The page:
0
//I don't understand why answer shows incorrect

include <stdio.h>
include <cs50.h>
include <math.h>

int main(void)

{
   
 {

    double n;

  int c=0;

do

{

    n=get_double("Cash Owed:");

}

    while 

     (n<=0);

        {

            n=round(n*100);
        }

        do

        {

           n=n-25;

           c++;

        }

        while        

            (n>=25);    

do

{    

   (n=n-10);

    c++;

}

while

    (n>=10);

         do

         {

             (n=n-5);

        c++;

}

         while

             (n>=5);

do    

{

    (n=n-1);

    c++;

}

    while 

        (n>=1);

        do 

        { printf("You need %i coins\n", c);

    }

        while 

            (n==0);

    }}
1

There are a few issues here.

First, it uses a floating point ( double n ) to store the amount of money. Then the code converts the dollar amount to cents (correctly) but then stores it back in the same floating point variable, thus defeating the purpose of eliminating the storage errors made by floating point numbers.

Next, the code uses do/while loops. This means that each loop will run at least once, no matter what. Say that the amount was $0.01. Since each loop runs at least once, it'll count 1 quarter, 1 dime, 1 nickel and 1 penny for one cent. It should be using while loops, not do/while loops.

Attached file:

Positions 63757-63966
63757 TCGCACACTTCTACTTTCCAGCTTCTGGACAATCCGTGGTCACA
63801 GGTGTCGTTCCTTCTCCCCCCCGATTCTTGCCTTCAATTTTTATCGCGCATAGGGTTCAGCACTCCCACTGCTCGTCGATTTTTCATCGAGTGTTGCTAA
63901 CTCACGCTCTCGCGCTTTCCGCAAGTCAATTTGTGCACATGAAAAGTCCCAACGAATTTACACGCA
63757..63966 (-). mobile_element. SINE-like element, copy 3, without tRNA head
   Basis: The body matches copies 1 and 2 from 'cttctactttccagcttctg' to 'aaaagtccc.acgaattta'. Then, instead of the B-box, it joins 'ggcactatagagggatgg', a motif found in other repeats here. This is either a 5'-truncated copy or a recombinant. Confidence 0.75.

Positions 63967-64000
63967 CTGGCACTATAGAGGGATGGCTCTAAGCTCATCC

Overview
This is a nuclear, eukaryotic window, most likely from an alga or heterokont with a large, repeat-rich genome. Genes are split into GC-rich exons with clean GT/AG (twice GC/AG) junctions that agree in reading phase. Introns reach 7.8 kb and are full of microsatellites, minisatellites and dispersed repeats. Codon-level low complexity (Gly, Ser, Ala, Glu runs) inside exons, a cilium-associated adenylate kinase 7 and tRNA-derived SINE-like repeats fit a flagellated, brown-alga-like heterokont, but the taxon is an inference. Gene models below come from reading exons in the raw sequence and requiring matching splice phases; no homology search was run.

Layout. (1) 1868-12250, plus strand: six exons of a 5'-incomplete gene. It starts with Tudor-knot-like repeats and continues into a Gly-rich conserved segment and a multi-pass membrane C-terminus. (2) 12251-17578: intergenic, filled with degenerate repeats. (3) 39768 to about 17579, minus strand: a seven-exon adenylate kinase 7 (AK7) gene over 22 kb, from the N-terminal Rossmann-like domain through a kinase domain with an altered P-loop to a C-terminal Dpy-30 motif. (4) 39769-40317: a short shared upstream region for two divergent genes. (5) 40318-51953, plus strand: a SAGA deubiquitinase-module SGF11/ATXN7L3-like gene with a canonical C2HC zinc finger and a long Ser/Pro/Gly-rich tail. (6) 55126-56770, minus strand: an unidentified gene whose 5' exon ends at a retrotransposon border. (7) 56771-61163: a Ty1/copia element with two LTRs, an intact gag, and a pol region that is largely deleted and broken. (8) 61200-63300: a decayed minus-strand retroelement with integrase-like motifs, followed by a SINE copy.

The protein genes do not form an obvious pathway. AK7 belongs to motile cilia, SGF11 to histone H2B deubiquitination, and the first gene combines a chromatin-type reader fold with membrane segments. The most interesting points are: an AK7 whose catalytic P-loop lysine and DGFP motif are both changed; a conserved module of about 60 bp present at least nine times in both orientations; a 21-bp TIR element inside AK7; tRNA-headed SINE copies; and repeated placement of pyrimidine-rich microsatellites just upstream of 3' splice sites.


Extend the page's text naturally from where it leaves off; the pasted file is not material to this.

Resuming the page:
Finally, I haven't looked at this year's pset, but are you outputting exactly what is asked for, or are you printing extra text, which would be checked as wrong, even if the numbers are right?

Finally, please get familiar with style50 to properly format the code. There's far too much whitespace and too many lines. Get rid of all the extra blank lines - there are too many. Next, the }, the 'while' and the while clause should all be on one single line together, not spread across 3 to 5 lines. Make it readable! Use style50 until you're experienced enough that it doesn't complain.

1
  • thank you so much on such great advice, and you're right i should out only the number it will be marked incorrect, I'll do the same – Chirag Khosla Jan 6 '20 at 23:29
0

Instead of double try getting the input from the user as float.

2
  • This wouldn't change anything. Both double and float are floating point types, and both are correct in this case. They need to preserve any fractional part of the amount entered - the change or fractional part of a dollar. Using double merely increases the range of numbers that can be entered. The only complication is this - if a sufficiently large number were entered, the code might fail when moving the amount to an int for being too large. – Cliff B Jul 22 '20 at 5:24
  • Yes both are floating point notations, you are correct, I myself didn't know about this when I too was doing this PSET – Shahroz Ali Jul 22 '20 at 5:26

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